His daughters all called early in the evening, to wish him well and to make sure he was okay. He fingered his emergency call button, the one that hung from his neck where once a St. Christopher medal had been suspended. He wondered if old people alone ever pushed the button just to have someone come. The idea had no merit in the real world, however. Emergency personnel would come and haul him away. It would be Christmas in a strange cold hospital room with nobody he knew. At least his cabin down by the lake was familiar, warm and had a lit tree.
The kid did not come. The old man sat and reviewed his conversations with the boy and realized that the kid never said he would or could come for Christmas Eve. Maybe he’d be there on Christmas Day since he lived right next door, but then he hadn’t said he’d come for Christmas at all. He’d mentioned another cat, admitted he’d stolen the tree and demanded that the old man decorate and get into the Christmas spirit. That was it.
The Evening ended with four shots from a bottle of rare Jamison’s Black the old man had brought home from Europe more years back than he cared to remember. Christmas morning came, and his daughters with it. Their families and the fun they brought were a welcome relief to living alone in the winter. For a few hours, the house felt like it was filled with Christmas. The old man got new flannel shirts, the kind you didn’t have to iron, to last him the rest of his life, and his daughters and their families had their gift cards and cash. He would remember where the shirts came from, but he knew they’d quickly forget about the cards and cash. Life had changed and he had to change with it, however, no matter how much it hurt.
And then they were gone and the silence came back to visit. The fire burned low, the tree remained lit, although one string of lights had gone out. That was okay. That string being out made the tree look like it was smiling at him across the room. He had a fire, a smiling Christmas tree and the Jamisons he’d hidden away under the cushion of his chair, in case his daughters thought his whiskey breath, pervading over the top of his coffee cup, was a bit too strong. He thought about the bottle but, just as the thought of having a couple of shots crossed his mind, there was a knock at the door. The old man moved, but slowly. The knock kept recurring at five-second intervals, making the old man smile against his will. It could only be the kid.
He twisted the deadbolt knob but didn’t have to open the door. It pushed open so suddenly that the old man almost went down. It was the kid, and he was in a hurry to get out of the below zero wind blowing up from the lake. He wore only a cotton long sleeve shirt and a worn pair of jeans with flip flops on his feet.
The boy plowed through the wrapping paper and boxes left over from the shirts and went straight to the fire. He cradled a tawny small cat over one forearm, before dumping down three small wrapped boxes with the other. He stood with his back against the fire, breathing in and out deeply, trying to warm up.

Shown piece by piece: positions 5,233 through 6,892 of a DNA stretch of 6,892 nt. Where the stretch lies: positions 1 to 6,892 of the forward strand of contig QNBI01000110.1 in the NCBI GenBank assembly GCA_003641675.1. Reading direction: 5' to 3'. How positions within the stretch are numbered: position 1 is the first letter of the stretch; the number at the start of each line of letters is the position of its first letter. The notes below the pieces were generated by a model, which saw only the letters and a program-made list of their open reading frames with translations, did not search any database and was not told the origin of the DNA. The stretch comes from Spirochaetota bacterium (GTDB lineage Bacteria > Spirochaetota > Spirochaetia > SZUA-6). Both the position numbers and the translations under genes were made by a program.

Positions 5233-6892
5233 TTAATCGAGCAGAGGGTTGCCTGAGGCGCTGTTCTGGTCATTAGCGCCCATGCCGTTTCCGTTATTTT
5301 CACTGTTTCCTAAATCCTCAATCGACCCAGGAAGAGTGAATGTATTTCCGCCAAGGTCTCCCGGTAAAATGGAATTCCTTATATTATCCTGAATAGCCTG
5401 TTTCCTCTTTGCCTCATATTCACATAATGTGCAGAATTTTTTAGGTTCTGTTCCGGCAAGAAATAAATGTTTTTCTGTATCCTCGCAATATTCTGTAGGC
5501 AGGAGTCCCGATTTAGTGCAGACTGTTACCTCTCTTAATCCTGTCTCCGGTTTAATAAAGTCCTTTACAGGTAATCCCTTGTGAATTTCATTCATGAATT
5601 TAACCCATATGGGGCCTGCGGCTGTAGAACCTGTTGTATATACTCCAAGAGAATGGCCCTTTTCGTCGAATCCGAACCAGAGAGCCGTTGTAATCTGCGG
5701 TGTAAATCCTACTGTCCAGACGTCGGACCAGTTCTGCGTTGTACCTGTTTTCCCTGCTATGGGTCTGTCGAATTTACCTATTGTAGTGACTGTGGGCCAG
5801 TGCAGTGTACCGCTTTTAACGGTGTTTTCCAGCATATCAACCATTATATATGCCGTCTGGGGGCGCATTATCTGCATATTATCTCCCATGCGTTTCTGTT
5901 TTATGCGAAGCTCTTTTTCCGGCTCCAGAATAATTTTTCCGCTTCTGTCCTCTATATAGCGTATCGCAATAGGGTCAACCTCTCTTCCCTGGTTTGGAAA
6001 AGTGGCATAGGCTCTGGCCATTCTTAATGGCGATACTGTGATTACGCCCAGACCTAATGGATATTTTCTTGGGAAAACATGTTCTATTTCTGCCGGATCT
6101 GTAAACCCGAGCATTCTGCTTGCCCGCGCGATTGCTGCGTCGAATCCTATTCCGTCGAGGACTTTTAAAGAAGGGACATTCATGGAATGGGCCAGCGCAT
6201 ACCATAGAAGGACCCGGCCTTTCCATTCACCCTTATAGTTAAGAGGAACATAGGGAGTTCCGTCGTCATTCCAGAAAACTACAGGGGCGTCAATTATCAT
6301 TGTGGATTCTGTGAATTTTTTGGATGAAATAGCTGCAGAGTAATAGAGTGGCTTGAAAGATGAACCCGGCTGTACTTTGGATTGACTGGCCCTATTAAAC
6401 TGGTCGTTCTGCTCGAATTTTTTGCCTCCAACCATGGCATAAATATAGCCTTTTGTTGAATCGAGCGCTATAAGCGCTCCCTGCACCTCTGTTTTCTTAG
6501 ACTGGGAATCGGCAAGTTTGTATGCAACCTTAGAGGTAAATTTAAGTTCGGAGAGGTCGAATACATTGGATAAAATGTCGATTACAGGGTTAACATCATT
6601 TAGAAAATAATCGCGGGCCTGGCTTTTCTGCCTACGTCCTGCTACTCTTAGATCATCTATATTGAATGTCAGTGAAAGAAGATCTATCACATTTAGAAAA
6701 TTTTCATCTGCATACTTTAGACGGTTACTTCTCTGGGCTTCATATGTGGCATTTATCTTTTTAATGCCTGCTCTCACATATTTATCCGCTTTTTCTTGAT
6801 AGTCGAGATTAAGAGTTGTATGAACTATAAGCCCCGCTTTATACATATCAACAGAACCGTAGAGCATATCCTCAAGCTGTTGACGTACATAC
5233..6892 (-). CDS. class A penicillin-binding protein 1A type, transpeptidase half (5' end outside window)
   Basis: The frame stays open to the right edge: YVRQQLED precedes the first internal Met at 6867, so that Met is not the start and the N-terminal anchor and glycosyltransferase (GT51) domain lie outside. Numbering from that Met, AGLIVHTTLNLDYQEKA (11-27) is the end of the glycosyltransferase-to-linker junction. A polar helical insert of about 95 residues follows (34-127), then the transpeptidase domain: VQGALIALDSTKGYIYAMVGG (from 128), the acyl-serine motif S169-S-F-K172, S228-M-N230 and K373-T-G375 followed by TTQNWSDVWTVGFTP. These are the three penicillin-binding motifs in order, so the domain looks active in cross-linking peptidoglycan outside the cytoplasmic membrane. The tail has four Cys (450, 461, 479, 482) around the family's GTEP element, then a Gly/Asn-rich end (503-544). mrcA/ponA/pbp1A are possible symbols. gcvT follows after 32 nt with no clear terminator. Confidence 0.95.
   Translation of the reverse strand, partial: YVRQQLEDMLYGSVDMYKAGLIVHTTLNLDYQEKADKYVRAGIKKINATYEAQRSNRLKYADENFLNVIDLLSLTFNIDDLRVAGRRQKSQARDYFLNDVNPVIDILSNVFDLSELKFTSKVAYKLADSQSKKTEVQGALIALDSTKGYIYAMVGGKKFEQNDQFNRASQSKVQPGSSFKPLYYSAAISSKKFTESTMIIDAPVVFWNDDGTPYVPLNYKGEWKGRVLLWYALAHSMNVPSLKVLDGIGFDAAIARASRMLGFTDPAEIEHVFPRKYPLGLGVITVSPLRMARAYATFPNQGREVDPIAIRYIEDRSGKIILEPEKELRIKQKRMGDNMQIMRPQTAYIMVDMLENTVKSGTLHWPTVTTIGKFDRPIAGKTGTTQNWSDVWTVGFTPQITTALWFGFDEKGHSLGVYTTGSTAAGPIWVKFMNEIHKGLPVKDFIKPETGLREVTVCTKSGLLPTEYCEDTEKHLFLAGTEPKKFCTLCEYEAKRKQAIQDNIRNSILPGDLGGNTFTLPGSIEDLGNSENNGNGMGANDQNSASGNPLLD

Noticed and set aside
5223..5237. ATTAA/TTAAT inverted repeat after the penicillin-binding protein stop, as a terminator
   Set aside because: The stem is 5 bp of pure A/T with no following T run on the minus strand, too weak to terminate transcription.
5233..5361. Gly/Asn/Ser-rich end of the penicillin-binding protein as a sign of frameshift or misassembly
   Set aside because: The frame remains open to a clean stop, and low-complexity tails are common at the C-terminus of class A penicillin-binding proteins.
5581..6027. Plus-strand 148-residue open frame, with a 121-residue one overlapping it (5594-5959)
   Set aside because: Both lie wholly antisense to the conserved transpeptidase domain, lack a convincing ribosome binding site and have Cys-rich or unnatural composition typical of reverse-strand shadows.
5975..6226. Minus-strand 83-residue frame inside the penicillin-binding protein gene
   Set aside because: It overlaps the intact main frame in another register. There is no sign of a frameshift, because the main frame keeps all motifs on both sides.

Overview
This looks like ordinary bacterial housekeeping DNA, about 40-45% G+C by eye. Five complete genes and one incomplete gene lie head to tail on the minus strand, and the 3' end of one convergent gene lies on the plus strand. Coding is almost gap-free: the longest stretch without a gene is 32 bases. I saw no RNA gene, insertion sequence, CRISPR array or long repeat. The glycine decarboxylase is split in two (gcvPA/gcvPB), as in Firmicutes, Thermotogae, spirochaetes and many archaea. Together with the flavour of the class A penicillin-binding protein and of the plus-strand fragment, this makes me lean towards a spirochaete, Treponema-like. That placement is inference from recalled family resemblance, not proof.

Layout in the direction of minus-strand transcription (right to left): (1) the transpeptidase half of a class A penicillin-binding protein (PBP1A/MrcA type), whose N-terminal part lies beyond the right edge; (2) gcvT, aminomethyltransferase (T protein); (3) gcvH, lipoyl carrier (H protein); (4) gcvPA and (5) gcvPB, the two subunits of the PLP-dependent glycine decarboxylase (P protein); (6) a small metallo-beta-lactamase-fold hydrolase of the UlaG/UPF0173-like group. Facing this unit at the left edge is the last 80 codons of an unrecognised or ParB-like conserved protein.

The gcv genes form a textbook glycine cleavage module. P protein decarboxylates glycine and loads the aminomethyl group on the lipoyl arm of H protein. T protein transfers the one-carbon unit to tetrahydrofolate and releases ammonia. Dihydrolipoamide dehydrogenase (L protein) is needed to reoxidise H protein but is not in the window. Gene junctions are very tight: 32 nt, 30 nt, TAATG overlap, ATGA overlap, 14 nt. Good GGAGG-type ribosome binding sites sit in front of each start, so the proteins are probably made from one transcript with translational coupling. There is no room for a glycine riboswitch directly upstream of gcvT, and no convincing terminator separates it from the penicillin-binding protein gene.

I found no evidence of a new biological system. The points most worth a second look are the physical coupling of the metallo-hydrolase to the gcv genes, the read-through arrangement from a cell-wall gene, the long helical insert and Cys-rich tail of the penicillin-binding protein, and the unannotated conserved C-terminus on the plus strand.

“I was sick for a bit,” he gasped out.
“No wonder,” the old man replied, grumpily, but overjoyed to see the boy under any circumstance. “You can’t go out in subzero weather like that. Your mother must be fit to be tied. She’ll probably be here in a minute to yell at me about your stupid conduct.”
“Nah, she had to work. My babysitter is sick too. Mom said I’m too young to be alone on my own so I should come over and see you. And she also said to get Bentley and this kitten ‘the hell’ out of her house.”
“How sick were you?” the old man asked, concern seeping into his voice.
“I’m still sick, but Mom said not to tell you because you might not let me in. She said that if you get sick from me you’ll be dead as a Mackerel in no time.”
The old man wondered again about the boy’s Mom. He wondered if she really thought there was any way that the boy might not be admitted through their door by anyone in his right mind with the weather outside the way it was. He also wondered if the woman was at all kindly.
“What did your Mom give you for Christmas?” the old man asked, more to make conversation than for any real purpose.
“She gave me this,” the boy said, walking forward and plopping the kitten onto the old man’s lap. “She said she had enough money for this or for me to get regular stuff. I thought this would be better, and it was too late since I told the woman who had it that I’d take it.”
The old man stroked the kitten and watched his hands stop shaking. He knew it wasn’t logical, or physically likely, that a cat or kitten could have that effect on his condition, but the undeniable proof was in his own lap. He looked up at the boy and thought about the dialogue that must have gone on between him and his mom over the purchase of the kitten. The woman had paid for a kitten for the old man over buying gifts for her own son. He felt bad for thinking ill of the woman, even if she left her kid alone when she wasn’t supposed to. How had the woman known the old man would let him in? She had somehow known. He had, of course, let him in. Some things were working well in the universe, and that thought made the old man laugh out loud.
The kitten noticed the laugh and looked up at him with what seemed like hopeful eyes.